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Vol. 11 - Issue 1

January 3, 2022


The Sticky Wicket: Handling A Settlement With Uncovered Claims

In Re Farmers Texas County Mut. Ins. Co., 621 S.W.3d 261 (Tex. 2021)


There is no doubt that, when it comes to important courts for insurance coverage, the Texas Supreme Court is near, or even at, the top.  [In a years-ago issue of CO I undertook a detailed study of why I believe this to be the case.]  So, when the Texas Supreme Court handed down its decision in In re Farmers Texas County Mut. Ins. Co. I of course took close note.  Now, throw in that the case involves one of the most challenging coverage issues of them all – an insurer facing an opportunity to settle, but has a coverage defense -- and it was like a hot knife through butter to choose it for inclusion here.  For more about this issue, and its challenges, see the discussion of Owners Ins. Co. v. Dockstader below. 

At issue in Farmers Texas was an insurer with an opportunity to settle a claim within limits -- but it had a coverage defense that made it less inclined to do so.  To be clear, while the solution provided by the Texas high court may have fit the facts at issue, it is one that is not likely to work in many situations.  However, coming from Austin, and with any guidance on the issue valuable, it was deserving to be include here.  

Farmers Texas involves coverage for an automobile accident.  Cassandra Longoria rear-ended a vehicle being driven by Gary Gibson.  Gibson sued Longoria.  She was insured under a policy issued by Farmers Texas County Mutual Insurance Company, which undertook her defense.

Gibson sought damages of $1 million. Longoria’s policy had a $500,000 limit.  As trial approached, Gibson agreed to settle for $350,000.  Farmers refused to contribute more than $250,000.  As Farmers saw it, there was a coverage defense – Longoria had acted grossly negligent -- which justified it paying less than the full demand.  Longoria, concerned about her personal exposure, offered to pay the additional $100,000, but without waiving her right to seek recovery of that payment from Farmers. Gibson accepted and gave Longoria a release in exchange for Farmers’ and Longoria’s payments.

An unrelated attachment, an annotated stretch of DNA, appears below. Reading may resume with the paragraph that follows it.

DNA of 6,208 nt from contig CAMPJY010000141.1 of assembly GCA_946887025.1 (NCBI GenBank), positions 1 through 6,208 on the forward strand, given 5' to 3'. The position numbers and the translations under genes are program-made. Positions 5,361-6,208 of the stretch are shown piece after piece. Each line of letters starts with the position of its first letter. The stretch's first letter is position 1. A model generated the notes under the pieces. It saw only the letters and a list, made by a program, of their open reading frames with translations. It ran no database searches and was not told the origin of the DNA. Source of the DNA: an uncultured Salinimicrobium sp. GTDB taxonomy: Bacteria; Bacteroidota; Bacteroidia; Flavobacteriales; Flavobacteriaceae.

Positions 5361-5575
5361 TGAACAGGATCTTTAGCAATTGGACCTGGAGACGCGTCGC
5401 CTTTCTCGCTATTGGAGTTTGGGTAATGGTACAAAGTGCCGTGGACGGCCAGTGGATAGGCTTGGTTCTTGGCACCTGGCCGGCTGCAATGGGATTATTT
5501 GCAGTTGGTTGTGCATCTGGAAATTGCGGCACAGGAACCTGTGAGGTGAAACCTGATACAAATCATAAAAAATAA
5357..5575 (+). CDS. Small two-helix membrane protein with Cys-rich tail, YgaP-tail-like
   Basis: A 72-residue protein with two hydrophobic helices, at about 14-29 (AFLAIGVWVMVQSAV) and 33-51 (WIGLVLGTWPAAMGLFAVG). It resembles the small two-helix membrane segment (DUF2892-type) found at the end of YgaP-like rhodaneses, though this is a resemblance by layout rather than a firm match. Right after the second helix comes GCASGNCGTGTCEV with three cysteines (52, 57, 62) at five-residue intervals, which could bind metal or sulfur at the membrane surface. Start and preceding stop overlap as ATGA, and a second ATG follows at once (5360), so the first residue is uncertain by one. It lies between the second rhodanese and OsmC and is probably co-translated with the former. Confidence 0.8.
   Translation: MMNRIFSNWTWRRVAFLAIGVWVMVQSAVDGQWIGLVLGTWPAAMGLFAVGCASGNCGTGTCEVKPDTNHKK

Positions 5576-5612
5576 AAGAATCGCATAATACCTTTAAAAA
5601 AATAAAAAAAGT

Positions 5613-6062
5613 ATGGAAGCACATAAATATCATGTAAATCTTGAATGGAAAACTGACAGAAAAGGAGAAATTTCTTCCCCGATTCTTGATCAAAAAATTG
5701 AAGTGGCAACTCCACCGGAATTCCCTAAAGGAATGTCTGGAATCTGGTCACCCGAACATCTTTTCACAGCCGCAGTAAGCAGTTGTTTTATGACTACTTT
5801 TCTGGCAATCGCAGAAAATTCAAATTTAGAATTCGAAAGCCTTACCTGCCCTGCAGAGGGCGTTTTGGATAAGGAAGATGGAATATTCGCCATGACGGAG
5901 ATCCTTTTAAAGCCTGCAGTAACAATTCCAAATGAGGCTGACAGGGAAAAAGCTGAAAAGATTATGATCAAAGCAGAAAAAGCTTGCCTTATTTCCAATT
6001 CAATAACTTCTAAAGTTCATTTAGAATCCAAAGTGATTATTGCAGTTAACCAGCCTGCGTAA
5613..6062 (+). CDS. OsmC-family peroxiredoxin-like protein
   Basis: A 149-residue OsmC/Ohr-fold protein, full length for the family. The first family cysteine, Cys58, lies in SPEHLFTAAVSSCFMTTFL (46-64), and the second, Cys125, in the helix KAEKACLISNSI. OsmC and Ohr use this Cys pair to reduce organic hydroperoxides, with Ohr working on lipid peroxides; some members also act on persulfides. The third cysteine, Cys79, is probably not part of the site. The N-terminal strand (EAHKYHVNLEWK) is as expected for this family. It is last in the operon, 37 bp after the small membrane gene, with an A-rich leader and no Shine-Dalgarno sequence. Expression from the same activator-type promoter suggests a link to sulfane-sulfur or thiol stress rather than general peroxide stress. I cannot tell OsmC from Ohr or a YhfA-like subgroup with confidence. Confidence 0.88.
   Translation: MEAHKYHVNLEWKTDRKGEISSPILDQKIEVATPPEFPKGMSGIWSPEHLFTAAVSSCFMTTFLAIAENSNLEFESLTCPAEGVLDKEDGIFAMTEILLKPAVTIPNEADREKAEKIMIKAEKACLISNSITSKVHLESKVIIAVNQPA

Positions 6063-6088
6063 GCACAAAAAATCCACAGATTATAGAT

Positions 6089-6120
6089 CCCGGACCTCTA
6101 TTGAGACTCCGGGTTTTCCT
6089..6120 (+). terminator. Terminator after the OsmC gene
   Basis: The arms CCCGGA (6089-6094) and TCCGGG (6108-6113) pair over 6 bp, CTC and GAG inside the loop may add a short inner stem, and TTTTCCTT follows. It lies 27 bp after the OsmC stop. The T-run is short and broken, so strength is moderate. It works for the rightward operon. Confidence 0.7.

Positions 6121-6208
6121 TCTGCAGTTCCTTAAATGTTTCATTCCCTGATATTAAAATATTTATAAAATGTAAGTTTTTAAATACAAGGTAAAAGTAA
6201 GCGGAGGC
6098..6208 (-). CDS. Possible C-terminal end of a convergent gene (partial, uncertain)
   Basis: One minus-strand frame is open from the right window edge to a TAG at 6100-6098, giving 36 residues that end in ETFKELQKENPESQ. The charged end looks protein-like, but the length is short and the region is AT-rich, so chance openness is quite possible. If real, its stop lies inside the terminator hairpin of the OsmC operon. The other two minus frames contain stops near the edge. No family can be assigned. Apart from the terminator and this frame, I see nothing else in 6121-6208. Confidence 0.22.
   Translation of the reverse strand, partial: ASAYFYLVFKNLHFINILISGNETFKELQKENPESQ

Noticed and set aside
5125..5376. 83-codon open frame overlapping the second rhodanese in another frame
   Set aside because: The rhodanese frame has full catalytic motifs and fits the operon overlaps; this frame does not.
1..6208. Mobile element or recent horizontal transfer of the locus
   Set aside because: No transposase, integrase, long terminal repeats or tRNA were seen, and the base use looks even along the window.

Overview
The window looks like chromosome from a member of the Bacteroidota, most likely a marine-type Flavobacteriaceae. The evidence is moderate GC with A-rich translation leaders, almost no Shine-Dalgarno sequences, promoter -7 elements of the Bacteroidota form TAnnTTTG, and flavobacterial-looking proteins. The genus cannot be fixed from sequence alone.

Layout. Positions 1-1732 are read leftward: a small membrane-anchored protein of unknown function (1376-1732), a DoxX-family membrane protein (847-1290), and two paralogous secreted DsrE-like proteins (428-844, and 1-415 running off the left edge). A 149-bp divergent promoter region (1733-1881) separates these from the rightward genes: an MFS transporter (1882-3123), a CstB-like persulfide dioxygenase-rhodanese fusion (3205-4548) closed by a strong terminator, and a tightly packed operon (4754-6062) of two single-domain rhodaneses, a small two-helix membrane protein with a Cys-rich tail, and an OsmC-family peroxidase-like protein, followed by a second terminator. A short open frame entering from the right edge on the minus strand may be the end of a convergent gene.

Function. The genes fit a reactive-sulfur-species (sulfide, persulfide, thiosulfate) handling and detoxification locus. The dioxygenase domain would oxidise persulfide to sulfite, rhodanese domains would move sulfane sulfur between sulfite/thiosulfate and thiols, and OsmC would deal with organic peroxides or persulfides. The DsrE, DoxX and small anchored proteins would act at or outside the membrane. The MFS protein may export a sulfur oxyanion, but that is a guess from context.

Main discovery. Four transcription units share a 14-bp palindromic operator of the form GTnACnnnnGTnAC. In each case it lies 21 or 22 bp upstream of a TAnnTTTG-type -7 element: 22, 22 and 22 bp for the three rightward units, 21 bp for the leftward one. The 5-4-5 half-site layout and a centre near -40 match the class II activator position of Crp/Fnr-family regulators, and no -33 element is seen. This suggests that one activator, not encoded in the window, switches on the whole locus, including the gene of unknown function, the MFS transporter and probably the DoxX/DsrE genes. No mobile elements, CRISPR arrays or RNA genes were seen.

Longoria sued Farmers, alleging all manner of claims, and sought recovery of her $100,000 payment.  The Texas Supreme Court concluded that Longorio had a right to recovery.  She still needed to do more to win, but the right existed.  [The court also addressed, and rejected, that a cause of action existed for negligent failure to settle, i.e., Stowers, as there was no liability in excess of policy limits.]

In reaching its decision, the court cited to its well-known decisions in Frank’s Casing and Matagorda, which hold that “[i]f a liability insurer disputes whether some claims asserted against its insured are covered, it may comply with its policy obligations by defending under a reservation of rights, and it may settle the entire suit and—with the insured’s consent—reserve for separate litigation the question whether the insured should reimburse it for part of the settlement.”

The Texas Supreme Court concluded that the matter at hand was reverse Frank’s Casing and Matagorda: “This approach also works the other way: if an insurer agrees to settle some claims but refuses to cover others, the insured may join with it to settle the entire suit and reserve for separate litigation the question whether the insurer should reimburse it for the remainder of the settlement.” 

As the court saw it, Farmers Texas’s right to settle, as it considers appropriate, was separate from Longoria’s ability to assert a claim that Farmers breached a separate promise to pay damages for which the settlement made her legally responsible.

In essence, under the rule announced in Farmers Texas, the insured can take action to protect itself against an excess verdict and personal liability and save for afterwards to prove that the insurer failed to provide coverage.  While the solution worked here, because Longoria was able to make a $100,000 contribution to the settlement, it will surely not be the cases in many other instances.

The court, seemingly recognizing that other cases will involve insureds that settled with no insurer participation, provided guidance for such scenario.  Even if it is determined that coverage is owed, “[a]n insurer also will not be obligated to indemnify its insured for a settlement that is collusive or unreasonable in amount.”

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